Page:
Ankara cautiously welcomes Syria deal
ANKARA – Hürriyet Daily NewsThe signing of a long-expected deal between Syria and the Arab League has been cautiously welcomed by the government, which underlined the need to see its implementation rather than signature.
However, for the opposition parties, the deal is a clear indication of the Turkish government’s failure in its Syria policies.
“Both Turkey and the Arab League’s stances [concerning Syria] are well-known. It would be a positive move if Syria would accept the plan as a whole and without any preconditions,” Turkey’s Foreign Minister Ahmet Davutoğlu told reporters yesterday in the Central Anatolia province of Konya. Davutoğlu said he talked with his Qatari counterpart on the phone Dec. 18 to discuss the development but did not further elaborate on the issue.
Turkish diplomats, on the other hand, said Turkey was advocating the Arab League-backed process from the very beginning and will continue to work with the 22 country bloc afterward. “Turkey will very closely follow the plan’s implementation and whether it will help in ending the crackdown on protestors,” diplomats said, referring the distrust created by the Bashar al-Assad regime.
But for the opposition parties, the signing of the deal is clear evidence that “Turkey has been pushed out of play on Syria due to the government’s wrong policies.”
“If existing policies would not have been amended we will stay out of both Syria and the Arab League’s initiative,” Faruk Loğoğlu, deputy leader of the Republican People’s Party (CHP), told the Hürriyet Daily News yesterday following a week-long trip to the United States last week.
“And already out of all such efforts, the government is insisting on a threatening policy in the line of Washington and Brussels,” he said.
Davutoğlu’s zero-problems-with-neighbors policy totally nixed Turkey’s influence in the region, Loğoğlu said. “Contrary to what is claimed by the government, Turkey’s influence is becoming confined both from the East and the West. France is likely to adopt a resolution on so-called Armenian genocide, the U.S. recently a bill [calling on Turkey “to safeguard its Christian heritage and to return confiscated church properties”] despite the fact we are having brilliant ties nowadays.”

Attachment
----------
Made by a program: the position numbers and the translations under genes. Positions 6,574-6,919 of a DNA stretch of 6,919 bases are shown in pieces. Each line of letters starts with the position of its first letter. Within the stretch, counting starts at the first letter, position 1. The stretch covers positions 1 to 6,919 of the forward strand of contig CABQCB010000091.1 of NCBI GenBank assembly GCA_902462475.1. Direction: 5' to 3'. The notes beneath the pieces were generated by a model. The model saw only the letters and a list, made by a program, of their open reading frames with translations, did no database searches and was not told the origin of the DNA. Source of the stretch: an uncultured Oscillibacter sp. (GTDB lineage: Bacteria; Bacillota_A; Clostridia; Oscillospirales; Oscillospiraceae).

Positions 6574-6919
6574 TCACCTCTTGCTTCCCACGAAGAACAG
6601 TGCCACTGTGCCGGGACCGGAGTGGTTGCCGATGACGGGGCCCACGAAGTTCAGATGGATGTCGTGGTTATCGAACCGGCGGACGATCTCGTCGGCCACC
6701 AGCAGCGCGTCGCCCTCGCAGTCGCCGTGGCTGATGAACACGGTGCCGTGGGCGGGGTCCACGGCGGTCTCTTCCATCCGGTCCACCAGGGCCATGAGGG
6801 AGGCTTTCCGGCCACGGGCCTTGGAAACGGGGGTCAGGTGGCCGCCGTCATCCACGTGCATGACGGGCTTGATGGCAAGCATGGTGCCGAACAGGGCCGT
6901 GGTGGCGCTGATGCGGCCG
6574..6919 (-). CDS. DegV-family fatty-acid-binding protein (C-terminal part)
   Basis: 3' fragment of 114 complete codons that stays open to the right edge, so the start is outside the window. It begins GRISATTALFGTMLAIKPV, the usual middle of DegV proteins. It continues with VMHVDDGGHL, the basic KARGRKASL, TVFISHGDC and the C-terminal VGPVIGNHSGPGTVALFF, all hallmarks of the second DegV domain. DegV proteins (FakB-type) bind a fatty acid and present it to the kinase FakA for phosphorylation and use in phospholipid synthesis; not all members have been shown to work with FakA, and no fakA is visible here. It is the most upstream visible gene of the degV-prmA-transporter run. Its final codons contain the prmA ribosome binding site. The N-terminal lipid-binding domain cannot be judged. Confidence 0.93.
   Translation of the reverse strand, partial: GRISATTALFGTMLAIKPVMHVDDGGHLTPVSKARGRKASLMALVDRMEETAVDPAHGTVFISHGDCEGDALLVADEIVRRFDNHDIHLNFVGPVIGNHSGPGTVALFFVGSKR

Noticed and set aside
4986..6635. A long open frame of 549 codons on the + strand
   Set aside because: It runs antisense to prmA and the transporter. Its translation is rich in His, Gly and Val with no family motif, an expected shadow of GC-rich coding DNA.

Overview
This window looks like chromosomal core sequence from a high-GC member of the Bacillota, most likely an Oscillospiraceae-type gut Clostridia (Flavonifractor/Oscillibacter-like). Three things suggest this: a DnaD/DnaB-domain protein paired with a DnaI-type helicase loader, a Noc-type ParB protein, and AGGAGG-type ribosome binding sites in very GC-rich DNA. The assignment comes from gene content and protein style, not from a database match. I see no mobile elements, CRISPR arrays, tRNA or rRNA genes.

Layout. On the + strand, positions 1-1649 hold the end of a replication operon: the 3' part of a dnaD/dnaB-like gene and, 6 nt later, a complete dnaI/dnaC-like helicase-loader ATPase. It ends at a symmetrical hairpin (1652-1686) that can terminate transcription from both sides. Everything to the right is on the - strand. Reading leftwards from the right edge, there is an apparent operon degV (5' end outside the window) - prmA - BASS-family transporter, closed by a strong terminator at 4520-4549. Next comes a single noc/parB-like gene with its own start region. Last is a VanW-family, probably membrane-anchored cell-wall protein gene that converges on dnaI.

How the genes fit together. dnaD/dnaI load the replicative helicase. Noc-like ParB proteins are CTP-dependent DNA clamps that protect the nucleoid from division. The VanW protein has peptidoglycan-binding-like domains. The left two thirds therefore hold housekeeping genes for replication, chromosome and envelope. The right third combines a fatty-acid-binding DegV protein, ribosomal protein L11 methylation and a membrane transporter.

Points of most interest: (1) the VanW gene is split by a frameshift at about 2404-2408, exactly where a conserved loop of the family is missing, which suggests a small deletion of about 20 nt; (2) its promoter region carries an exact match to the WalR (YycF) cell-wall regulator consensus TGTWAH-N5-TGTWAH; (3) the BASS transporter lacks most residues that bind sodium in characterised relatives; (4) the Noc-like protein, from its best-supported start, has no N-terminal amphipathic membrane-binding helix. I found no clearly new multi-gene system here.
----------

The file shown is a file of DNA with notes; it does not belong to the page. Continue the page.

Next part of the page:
Loğoğlu, who led a CHP delegation visiting Washington and New York last week, said he got the impression the government’s Syria policy was making U.S. officials “very happy.”
“Washington seems to be focused on Syria. As they find Turkey’s polices sufficient and right, they are ‘happy.’ In addition, we understand that Turkey’s stance vis-a-vis Iran does also add to their happiness. Beyond that, they have also clinched the idea that Turkey could be a model to the Arab countries,” he said.
But the Syria case will not help to build a healthy and lasting relationship between Turkey and the U.S., Loğoğlu said. “It has to be built on more solid ground based on lasting joint values and interests. We told the Americans to think how ties would be affected if things would change in Syria in the future.”
The deputy leader said the CHP was on the same page with the government in demanding a more democratic regime in Syria but differed on the methods. “This policy the government and Washington follow will only bring about long lasting bloody, violent and probably sectarian armed conflict,” he said.